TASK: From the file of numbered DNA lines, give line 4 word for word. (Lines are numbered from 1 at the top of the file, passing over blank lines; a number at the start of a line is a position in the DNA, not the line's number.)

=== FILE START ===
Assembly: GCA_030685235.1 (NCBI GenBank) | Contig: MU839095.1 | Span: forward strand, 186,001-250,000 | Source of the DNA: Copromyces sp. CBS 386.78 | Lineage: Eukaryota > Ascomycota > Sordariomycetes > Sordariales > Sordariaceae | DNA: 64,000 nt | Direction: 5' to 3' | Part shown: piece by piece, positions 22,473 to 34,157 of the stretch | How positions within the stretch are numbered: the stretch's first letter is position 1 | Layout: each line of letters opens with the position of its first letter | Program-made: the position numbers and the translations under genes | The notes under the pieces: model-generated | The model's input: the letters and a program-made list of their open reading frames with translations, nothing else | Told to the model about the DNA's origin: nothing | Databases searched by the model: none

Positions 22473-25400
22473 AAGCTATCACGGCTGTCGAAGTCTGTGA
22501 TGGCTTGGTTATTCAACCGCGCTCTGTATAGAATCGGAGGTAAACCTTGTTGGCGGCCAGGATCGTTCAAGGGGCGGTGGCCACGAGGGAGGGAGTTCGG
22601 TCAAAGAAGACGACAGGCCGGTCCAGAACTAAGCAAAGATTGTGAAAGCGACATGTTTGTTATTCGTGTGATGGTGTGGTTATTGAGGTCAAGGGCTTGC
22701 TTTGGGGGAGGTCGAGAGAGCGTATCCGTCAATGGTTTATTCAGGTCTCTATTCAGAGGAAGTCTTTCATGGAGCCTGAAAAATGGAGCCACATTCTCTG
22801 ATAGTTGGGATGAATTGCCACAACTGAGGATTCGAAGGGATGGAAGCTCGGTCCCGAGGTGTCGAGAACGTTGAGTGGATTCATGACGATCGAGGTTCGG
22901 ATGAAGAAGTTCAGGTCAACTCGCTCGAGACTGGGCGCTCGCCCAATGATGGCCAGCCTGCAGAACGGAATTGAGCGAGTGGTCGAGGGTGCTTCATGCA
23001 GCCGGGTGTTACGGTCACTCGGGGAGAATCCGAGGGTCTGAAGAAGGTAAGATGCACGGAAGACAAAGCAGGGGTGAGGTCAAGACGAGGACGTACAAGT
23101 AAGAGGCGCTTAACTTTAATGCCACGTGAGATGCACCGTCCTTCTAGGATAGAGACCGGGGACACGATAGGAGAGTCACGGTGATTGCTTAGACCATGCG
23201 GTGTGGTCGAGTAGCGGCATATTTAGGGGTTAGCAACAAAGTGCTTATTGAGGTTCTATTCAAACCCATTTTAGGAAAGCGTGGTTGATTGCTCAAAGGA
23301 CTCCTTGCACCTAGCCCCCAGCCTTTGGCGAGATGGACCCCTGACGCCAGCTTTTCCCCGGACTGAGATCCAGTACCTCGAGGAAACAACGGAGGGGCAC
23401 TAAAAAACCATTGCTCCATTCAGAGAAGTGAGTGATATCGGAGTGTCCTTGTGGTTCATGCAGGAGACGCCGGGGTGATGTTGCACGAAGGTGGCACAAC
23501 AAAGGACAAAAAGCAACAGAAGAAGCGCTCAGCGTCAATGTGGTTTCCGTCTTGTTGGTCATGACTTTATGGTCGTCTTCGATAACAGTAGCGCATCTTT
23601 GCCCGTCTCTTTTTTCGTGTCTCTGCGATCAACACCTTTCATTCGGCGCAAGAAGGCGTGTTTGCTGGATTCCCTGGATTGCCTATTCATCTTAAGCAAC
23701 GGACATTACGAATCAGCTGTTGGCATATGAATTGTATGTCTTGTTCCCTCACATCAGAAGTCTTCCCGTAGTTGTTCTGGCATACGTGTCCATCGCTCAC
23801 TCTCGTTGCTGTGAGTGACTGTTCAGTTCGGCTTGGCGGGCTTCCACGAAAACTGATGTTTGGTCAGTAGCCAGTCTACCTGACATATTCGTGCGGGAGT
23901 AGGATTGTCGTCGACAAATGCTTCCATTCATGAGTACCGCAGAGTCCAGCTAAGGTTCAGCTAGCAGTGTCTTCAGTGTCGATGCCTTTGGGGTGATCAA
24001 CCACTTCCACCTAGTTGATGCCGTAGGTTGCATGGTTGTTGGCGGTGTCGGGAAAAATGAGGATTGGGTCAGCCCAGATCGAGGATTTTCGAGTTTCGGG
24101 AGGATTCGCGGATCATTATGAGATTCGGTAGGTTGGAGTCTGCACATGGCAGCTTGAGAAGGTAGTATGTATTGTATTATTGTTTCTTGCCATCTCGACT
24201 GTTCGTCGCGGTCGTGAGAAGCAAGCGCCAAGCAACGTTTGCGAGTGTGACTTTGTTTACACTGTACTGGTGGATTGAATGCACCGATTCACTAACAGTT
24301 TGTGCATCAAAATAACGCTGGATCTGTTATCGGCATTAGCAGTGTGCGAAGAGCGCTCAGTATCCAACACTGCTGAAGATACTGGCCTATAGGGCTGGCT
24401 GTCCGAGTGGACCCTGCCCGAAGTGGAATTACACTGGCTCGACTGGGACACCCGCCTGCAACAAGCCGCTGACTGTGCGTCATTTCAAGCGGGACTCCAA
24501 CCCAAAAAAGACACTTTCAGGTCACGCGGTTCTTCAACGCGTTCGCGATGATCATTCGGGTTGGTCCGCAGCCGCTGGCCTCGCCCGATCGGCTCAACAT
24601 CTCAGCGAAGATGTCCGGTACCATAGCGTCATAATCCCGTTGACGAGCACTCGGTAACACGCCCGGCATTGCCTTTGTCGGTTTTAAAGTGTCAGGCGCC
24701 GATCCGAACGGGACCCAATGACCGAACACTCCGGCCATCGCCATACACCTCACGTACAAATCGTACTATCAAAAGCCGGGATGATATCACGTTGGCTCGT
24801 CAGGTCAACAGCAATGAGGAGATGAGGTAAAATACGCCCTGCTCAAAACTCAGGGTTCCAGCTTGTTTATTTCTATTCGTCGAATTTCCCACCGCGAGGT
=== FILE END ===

22501 TGGCTTGGTTATTCAACCGCGCTCTGTATAGAATCGGAGGTAAACCTTGTTGGCGGCCAGGATCGTTCAAGGGGCGGTGGCCACGAGGGAGGGAGTTCGG